And so, online documentation was born. On Unix systems, all common Unix commands are documented in detail on the Unix system itself, and the documentation is accessible via the command line (you do not need a GUI to view it). Whenever you want to know more about a particular Unix command, you can find out by typing man command-name. For example, to learn all about the ls command, type:

shell-prompt: man ls
	    

The man covers virtually every common command, as well as other topics. It even covers itself:

shell-prompt: man man
	    

The man command displays a nicely formatted document known as a man page. It uses a file viewing program called more, which can be used to browse through text files very quickly. Table 1.6, “Common hot keys in more shows the most common keystrokes used to navigate a man page. For complete information on navigation, run:

shell-prompt: man more
	    

Table 1.6. Common hot keys in more

KeyAction
hShow key commands
Space barForward one page
Enter/ReturnForward one line
bBack one page
/Search

Man pages include a number of standard sections, such as SYNOPSIS, DESCRIPTION, and SEE ALSO, which helps you identify other commands that might be of use.

Man pages do not always make good tutorials. Sometimes they contain too much detail, and they are often not well-written for novice users. If you're learning a new command for the first time, you might want to consult a Unix book or the WEB. The man pages will provide the most detailed and complete reference information on most commands, however.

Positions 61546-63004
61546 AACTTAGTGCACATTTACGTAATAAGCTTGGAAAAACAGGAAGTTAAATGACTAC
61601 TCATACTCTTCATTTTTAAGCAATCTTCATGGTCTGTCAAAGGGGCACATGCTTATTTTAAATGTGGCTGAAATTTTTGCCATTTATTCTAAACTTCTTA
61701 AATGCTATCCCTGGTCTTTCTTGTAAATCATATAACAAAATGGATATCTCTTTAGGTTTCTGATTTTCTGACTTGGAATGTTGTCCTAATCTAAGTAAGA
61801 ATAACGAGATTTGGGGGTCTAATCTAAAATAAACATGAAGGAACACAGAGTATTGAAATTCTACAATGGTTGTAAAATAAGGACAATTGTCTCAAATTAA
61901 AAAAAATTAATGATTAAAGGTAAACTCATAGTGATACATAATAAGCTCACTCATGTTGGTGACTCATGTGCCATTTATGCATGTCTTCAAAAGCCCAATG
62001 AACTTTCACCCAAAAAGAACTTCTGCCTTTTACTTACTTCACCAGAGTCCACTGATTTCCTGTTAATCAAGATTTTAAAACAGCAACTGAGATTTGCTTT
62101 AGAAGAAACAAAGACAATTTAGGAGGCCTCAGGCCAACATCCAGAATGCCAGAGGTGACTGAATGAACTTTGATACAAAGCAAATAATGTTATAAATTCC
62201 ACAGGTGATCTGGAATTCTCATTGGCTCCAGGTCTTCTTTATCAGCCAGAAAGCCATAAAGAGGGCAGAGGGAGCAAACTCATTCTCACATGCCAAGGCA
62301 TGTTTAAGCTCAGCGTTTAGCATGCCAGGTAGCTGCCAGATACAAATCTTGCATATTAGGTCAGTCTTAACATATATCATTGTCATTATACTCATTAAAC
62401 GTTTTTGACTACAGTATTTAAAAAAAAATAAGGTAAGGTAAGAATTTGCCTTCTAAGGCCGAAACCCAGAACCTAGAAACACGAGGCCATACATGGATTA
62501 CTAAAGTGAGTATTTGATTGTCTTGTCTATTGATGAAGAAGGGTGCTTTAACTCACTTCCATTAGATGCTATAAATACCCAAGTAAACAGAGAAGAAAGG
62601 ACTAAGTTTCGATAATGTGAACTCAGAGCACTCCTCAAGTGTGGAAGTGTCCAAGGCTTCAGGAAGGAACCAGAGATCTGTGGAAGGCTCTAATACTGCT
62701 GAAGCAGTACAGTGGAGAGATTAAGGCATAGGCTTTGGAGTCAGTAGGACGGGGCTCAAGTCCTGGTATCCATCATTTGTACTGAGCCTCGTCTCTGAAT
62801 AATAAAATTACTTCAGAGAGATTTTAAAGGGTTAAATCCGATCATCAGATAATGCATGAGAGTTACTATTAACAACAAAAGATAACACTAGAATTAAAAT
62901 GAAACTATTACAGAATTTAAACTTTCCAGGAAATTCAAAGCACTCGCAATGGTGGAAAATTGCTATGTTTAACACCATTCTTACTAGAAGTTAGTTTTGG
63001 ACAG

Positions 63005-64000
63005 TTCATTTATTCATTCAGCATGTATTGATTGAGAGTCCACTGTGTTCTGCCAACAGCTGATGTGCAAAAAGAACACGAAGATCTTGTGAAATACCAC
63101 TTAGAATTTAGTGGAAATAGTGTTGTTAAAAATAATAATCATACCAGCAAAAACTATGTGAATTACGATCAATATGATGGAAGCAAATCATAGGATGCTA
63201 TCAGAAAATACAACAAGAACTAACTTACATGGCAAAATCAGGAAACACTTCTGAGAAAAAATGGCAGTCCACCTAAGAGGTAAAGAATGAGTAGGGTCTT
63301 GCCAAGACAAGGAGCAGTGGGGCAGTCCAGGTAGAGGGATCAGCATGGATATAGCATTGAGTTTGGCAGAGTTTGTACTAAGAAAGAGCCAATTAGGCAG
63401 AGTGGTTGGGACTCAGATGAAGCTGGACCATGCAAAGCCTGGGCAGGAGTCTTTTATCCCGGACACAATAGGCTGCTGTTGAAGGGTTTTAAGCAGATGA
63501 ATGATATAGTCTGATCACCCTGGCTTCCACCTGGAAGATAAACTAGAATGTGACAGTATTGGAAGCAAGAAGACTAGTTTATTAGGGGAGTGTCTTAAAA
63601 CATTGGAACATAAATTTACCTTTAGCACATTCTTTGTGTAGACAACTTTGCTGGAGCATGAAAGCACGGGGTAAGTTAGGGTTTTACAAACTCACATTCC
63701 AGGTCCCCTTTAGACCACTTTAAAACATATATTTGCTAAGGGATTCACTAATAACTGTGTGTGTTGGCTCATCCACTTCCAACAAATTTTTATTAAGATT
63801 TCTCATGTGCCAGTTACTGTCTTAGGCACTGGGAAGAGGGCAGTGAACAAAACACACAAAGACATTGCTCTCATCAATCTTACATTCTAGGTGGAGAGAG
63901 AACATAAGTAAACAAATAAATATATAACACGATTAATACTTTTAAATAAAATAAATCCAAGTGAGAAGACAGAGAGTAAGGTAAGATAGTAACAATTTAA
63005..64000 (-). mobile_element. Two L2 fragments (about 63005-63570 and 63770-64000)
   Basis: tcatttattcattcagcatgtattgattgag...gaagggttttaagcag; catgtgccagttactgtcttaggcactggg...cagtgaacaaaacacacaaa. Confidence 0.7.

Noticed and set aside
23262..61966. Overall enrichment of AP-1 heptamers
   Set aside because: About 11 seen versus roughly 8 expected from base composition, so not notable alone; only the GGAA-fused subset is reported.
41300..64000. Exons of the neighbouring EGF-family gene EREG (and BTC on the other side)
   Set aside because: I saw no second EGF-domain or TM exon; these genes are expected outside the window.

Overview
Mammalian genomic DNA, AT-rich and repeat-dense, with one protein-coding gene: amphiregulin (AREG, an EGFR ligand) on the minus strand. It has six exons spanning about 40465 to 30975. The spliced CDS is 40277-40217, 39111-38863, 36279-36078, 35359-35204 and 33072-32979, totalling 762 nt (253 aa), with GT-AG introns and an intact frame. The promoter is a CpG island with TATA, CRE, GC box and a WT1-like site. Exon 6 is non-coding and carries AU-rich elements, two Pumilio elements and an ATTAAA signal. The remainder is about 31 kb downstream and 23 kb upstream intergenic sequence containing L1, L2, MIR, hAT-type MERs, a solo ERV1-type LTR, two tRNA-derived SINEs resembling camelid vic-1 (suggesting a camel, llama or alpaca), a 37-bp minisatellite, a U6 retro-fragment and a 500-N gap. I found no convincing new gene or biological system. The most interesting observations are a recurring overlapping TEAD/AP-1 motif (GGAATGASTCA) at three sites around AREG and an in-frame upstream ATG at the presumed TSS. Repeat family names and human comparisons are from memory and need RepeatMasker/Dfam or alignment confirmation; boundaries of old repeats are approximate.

The apropos command is used to search the man page headings for a given topic. It is equivalent to man -k. For example, to find out what man pages exist regarding Fortran, we might try the following:

shell-prompt: apropos fortran
	    

or

shell-prompt: man -k fortran
	    

The whatis is similar to apropos in that it lists short descriptions of commands. However, whatis only lists those commands with the search string in their name or short description, whereas apropos attempts to list everything related to the string.

The info command is an alternative to man that uses a non-graphical hypertext system instead of flat files. This allows the user to navigate extensive documentation more efficiently. The info command has a fairly high learning curve, but it is very powerful, and is often the best option for documentation on a given topic. Some open source software ships documentation in info format and provides a man page (converted from the info files) that actually has less information in it.

shell-prompt: info gcc
	    

Practice Break

  1. Find out how to display a '/' after each directory name and a '*' after each executable file when running ls.
  2. Use apropos to find out what Unix commands to use with bzip files.

1.11.4. A Basic Set of Unix Commands

Most Unix commands have short names which are abbreviations or acronyms for what they do. ( pwd = print working directory, cd = change directory, ls = list, ... ) Unix was originally designed for people with good memories and poor typing skills.

Some of the most commonly used Unix commands are described below.

Note

This section is meant to serve as a quick reference, and to inform new readers about which commands they should learn. There is much more to know about these commands than we can cover here. For full details about any of the commands described here, consult the man pages, info pages, or the WEB.

This section uses the same notation conventions as the Unix man pages:

  • Optional arguments are shown inside [].